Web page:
Home Commercial trading Stock Market Today: Dow Slides, Shopify Falls, NIO Crashes

Stock Market Today: Dow Slides, Shopify Falls, NIO Crashes


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Fed Chairman Jerome Powell’s press conference on Wednesday sparked a major rally.

Jim Watson/AFP via Getty Images

Stocks slid as markets digested Wednesday’s big rally, which came as the Federal Reserve made the monetary policy decisions markets had been waiting for.

Dow Jones Industrial Average
futures fell 157 points, or 0.5%. while


futures fell 0.6%, and

Nasdaq Compound

futures were down 0.8%.

“Futures are moderately lower as markets digest Wednesday’s big post-Fed rally,” wrote Tom Essaye, founder of Sevens Report Research.

On Wednesday, the S&P 500 and the Dow both rose more than 2%, posting their biggest gains since 2020, while the Nasdaq gained just over 3%. The gains landed all three indexes above their closing levels last Thursday, the eve of a pre-weekend selloff that set the stage for the Fed’s announcement rally.

The Fed said it would raise the benchmark lending rate by 50 basis points, instead of the standard 25 basis points, but not 75 basis points. Markets were expecting the move as the Fed insisted on reducing high inflation. But the Fed also said it was not considering the more aggressive 75 basis point hike, providing relief to markets. The central bank also said it would start reducing its bond holdings.

“Chairman Powell said exactly what the markets needed to hear,” wrote Keith Lerner, co-chief investment officer at Truist. “He reinstated the idea that the Fed would maintain maximum flexibility rather than blindly raising rates.”

That all sounds rosy, but stocks are indeed down slightly on Thursday. Markets are still in the early stages of determining the damage that rising interest rates will do to economic growth and earnings, one of the main challenges currently facing equities.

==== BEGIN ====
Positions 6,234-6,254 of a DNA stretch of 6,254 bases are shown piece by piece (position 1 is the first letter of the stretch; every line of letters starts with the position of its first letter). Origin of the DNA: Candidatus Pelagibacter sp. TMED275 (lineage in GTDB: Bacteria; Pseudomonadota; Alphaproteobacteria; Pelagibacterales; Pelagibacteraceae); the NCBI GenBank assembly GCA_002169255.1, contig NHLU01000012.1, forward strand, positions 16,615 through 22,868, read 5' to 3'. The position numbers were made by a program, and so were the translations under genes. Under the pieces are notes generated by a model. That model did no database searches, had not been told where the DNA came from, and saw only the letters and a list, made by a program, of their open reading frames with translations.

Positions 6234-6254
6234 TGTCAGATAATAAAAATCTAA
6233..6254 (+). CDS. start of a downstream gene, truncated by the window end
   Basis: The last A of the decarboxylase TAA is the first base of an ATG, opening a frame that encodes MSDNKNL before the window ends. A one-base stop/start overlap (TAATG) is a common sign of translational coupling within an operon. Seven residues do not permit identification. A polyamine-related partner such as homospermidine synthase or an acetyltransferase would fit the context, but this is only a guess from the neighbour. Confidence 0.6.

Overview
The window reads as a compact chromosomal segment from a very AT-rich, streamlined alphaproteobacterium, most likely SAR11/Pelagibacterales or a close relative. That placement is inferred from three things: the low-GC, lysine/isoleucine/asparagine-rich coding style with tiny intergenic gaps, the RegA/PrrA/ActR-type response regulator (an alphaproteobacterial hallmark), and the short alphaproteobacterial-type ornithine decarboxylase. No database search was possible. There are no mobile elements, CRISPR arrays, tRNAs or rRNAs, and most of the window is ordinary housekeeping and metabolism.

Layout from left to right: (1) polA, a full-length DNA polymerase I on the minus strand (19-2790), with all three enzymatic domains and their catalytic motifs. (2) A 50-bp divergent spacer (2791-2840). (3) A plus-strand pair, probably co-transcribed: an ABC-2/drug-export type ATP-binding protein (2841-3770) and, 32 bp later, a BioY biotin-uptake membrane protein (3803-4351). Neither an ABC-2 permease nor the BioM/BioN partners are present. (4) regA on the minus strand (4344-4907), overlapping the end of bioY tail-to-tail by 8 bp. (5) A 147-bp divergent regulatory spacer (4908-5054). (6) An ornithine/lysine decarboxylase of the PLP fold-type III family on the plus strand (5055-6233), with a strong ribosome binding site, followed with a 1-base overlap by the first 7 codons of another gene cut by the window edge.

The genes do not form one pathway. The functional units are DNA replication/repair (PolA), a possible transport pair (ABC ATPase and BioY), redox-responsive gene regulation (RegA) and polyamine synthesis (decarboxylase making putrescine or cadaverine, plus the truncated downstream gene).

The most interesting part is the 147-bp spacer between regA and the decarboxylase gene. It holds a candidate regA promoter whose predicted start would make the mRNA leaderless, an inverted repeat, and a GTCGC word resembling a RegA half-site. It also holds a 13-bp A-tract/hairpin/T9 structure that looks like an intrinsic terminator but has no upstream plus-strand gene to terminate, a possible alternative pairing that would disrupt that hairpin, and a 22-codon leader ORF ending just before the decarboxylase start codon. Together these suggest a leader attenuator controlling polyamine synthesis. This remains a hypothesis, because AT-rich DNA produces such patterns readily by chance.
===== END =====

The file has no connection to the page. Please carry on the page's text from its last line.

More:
Consistent with this, investor sentiment is weak. A survey of individual investors shows 16% of respondents are bullish on the stock market, the lowest reading since at least 2015, according to Truist.

Next on the market’s radar is the Bureau of Labor Statistics’ employment report, released on Friday. Economists expect 400,000 jobs to have been added in April, which would represent a decrease from the March result of 431,000. Any result too much above expectations could indicate that high inflation is persisting for quite some time. for the Fed to raise interest rates more aggressively than it announced this week.

Overseas, the pan-European

Stoxx 600

rose 1.2% to catch up with Wall Street’s late-day rally. Shares were more mixed in Asia, where Hong Kong

Hang Seng Index

fell 0.4% after economic data from China revealed how severe Covid-19 lockdowns have taken a toll on the country’s economy and service sector.

In the digital asset space, Bitcoin, Ether and other cryptocurrencies consolidated gains over the past day as they rallied in stocks after the Fed news.

rose 1.5% in the past 24 hours to $39,500, after posting a daily gain of nearly 6% on Wednesday, its biggest one-day jump since early March.


the second-largest digital asset, rose 3% to top $2,900. The token that underpins the Ethereum blockchain network posted a 6% one-day gain on Wednesday, its biggest daily gain since February.

Here are four stocks in motion on Thursday:


(symbol: JD) and


(NIO) fell 2% and 3%, respectively, in the United States in premarket trading. They were among more than 80 U.S.-listed Chinese companies added to a Securities and Exchange Commission list for possible delisting if they do not increase transparency in their financial accounting.


(SHEL) jumped 3% in pre-market after the oil major announced an increase in its profits last quarter, generating earnings per share on an adjusted basis of $1.20, higher than the $1.11 expected by analysts.


(AIR.France) climbed 7% in Paris trade, after the aircraft maker reported first-quarter results that beat analysts’ expectations and said it expected continued growth in demand for commercial jets.


(SHOP) fell 14% after earnings fell short of analysts’ expectations.

Write to Jack Denton at [email protected]